Why Giving Feels So Darned Good

By Diana Rico For Ode Magazine’s December 2011 Issue

Five years ago, I was coming out of Vidiots, my favorite video store in Venice, California, when I spotted him sitting on the ground against the painted brick wall. He was dressed in rags and his skin had that dusky look of someone long homeless.

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“A dollar so I can eat?” He said it by rote, without looking at me; underneath I heard no hope.

I tucked my videos under my arm, dug around in my wallet and bent down to hand him some money. As I pressed it into his palm, I made eye contact, said hello and smiled. His whole face lit up.

“Bless you! Thank you!” His watery blue eyes had that luminous, raw fragility one sometimes sees in the mentally ill. I squeezed his hand. He squeezed mine back, then fumbled through some plastic bags on the ground. Pulling out a plastic necklace, he held it out to me.

“You are a queen! You are beautiful! Thank you! Here.” The necklace was of green beads with a fake jade pendant, Cleopatra-like. I hesitated; he had so very, very little, and I knew I would never wear it. But he was insistent. “This is for you. You are a queen.” I bowed my head, suddenly overwhelmed. This unexpected exchange was cracking my heart wide open.

“If you knew the power of generosity, you would not let a single meal go by without sharing it,” the Buddha said. Indeed, generosity is so highly valued in Buddhism that “giving is the first of the Ten Perfections that the Buddha taught about,” says James Baraz, a founding teacher of Spirit Rock Meditation Center in northern California and co-author of the new book Awakening Joy: Ten Steps That Will Put You on the Road to Real Happiness.

Giving — in Sanskrit, dana — was advocated by the Buddha because it “both acknowledges the interdependence we have for each other and is the active practice of letting go, which is where freedom from suffering lies,” explains Baraz. “When we’re giving without any sort of expectation, just because we’ve been moved, we’re awakening the natural gladness that comes when the heart opens.”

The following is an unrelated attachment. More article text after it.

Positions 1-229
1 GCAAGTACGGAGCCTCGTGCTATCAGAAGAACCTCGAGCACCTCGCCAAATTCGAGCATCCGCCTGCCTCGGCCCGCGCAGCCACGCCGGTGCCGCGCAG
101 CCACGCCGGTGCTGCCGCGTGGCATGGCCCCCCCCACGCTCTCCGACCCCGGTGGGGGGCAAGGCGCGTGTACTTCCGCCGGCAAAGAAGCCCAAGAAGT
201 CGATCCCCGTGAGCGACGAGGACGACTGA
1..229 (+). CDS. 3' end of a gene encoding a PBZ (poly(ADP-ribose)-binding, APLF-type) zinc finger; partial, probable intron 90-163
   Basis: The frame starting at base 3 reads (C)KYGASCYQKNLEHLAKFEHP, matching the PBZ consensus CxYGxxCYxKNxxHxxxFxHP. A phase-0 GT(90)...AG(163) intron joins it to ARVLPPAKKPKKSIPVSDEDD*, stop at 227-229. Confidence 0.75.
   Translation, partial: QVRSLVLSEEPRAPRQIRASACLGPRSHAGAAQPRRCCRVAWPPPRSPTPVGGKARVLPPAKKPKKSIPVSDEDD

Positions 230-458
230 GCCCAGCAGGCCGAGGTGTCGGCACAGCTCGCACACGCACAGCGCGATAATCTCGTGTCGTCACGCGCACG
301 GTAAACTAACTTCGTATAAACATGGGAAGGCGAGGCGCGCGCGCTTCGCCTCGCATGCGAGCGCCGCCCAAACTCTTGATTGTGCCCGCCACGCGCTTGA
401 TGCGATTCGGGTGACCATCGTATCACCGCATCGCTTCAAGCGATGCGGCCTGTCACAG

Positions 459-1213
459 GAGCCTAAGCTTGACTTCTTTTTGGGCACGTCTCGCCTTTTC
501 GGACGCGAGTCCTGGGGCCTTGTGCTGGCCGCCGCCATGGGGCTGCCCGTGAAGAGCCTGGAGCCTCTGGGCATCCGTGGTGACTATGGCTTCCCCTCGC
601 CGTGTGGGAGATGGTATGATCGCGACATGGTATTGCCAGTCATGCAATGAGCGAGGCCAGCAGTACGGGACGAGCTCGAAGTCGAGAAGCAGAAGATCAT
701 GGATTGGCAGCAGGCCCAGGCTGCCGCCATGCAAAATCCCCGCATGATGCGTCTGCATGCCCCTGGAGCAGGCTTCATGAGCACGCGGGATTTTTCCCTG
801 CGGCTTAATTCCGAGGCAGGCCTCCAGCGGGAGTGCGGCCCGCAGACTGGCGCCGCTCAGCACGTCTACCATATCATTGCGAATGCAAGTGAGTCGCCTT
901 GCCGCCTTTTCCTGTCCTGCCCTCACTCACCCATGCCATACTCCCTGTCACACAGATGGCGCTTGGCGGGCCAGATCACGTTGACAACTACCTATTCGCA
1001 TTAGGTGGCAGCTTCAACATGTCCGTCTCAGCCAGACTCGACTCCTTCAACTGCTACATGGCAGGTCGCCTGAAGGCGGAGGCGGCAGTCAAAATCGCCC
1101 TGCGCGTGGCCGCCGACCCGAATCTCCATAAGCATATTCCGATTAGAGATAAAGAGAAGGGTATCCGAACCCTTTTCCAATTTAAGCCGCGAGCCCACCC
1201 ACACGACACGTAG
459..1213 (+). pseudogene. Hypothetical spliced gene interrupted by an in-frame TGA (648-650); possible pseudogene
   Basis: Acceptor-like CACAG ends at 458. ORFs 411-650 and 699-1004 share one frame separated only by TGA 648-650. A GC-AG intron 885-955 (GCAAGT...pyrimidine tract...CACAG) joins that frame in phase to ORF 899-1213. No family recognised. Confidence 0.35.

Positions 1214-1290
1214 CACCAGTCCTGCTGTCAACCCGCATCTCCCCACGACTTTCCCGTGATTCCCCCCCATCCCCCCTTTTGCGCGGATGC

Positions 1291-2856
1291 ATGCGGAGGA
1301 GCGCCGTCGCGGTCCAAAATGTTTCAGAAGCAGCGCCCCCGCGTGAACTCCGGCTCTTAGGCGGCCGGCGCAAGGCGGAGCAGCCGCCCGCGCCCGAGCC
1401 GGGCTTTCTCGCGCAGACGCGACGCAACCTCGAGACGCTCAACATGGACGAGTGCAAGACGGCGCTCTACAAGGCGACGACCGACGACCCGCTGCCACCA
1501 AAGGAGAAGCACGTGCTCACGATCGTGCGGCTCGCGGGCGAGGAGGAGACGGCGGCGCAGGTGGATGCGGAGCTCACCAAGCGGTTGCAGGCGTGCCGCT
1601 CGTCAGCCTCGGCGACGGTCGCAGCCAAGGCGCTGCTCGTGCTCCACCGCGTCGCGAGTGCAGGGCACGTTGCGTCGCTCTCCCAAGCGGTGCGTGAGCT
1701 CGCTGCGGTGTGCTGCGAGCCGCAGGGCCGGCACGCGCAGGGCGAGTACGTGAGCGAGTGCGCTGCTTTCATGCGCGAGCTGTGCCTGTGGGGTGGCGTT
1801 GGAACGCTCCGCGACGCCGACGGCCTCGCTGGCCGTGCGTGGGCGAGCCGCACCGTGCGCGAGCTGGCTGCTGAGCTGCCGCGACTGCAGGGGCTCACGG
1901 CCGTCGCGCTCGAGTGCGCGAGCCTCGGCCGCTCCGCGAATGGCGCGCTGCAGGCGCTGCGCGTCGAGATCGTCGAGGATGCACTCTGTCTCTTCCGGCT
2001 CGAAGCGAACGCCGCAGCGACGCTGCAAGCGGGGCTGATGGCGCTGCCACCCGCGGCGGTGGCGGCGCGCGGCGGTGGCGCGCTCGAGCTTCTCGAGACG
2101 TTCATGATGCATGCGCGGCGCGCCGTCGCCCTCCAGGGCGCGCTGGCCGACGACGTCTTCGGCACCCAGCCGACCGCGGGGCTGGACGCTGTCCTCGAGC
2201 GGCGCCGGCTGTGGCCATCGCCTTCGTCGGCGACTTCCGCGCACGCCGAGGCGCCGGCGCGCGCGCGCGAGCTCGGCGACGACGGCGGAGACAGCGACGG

We’ve all felt the high that comes from giving, the “natural gladness” Baraz talks about. Recent science suggests there is a biological basis for it. In 2006, neuroscientist Jorge Moll and a team of National Institutes of Health researchers gave subjects some money and a list of causes to which they might contribute. They found that the mere thought of giving money to charity activates the primitive part of the brain associated with the pleasures of eating and having sex. Functional MRIs indicated that donating money stimulates the mesolimbic pathway, the reward center in the brain, which is responsible for dopamine-mediated euphoria.

A year later, a study by Ariel Knafo and other researchers from the psychology department at Hebrew University in Jerusalem discovered evidence for a genetic predisposition toward giving. Participants in a staged game were given money and told they could give all, part or none of it to an unidentified player. The subjects’ DNA samples were analyzed and compared against their reactions. Those who had certain variants of a gene called “AVPR1a” gave an average of nearly 50 percent more money than those not displaying that variant. AVPR1a facilitates the production of a receptor that enables the social-bonding hormone arginine vasopressin to act on brain cells. “The experiment provided the first evidence, to my knowledge, for a relationship between DNA variability and real human altruism,” wrote Knafo.

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